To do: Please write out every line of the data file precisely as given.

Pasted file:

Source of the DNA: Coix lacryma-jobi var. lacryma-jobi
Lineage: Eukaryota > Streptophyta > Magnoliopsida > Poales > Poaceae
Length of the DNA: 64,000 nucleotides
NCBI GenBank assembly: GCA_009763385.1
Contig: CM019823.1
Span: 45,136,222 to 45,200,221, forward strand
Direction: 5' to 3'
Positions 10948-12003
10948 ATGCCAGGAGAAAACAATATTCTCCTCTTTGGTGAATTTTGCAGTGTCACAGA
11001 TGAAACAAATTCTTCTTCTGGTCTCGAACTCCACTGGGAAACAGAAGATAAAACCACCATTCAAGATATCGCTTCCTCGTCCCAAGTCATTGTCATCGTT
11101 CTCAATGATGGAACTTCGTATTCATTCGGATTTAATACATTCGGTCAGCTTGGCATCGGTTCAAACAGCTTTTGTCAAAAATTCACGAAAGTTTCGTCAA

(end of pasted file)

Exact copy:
Source of the DNA: Coix lacryma-jobi var. lacryma-jobi
Lineage: Eukaryota > Streptophyta > Magnoliopsida > Poales > Poaceae
Length of the DNA: 64,000 nucleotides
NCBI GenBank assembly: GCA_009763385.1
Contig: CM019823.1
Span: 45,136,222 to 45,200,221, forward strand
Direction: 5' to 3'
Positions 10948-12003
10948 ATGCCAGGAGAAAACAATATTCTCCTCTTTGGTGAATTTTGCAGTGTCACAGA
11001 TGAAACAAATTCTTCTTCTGGTCTCGAACTCCACTGGGAAACAGAAGATAAAACCACCATTCAAGATATCGCTTCCTCGTCCCAAGTCATTGTCATCGTT
11101 CTCAATGATGGAACTTCGTATTCATTCGGATTTAATACATTCGGTCAGCTTGGCATCGGTTCAAACAGCTTTTGTCAAAAATTCACGAAAGTTTCGTCAA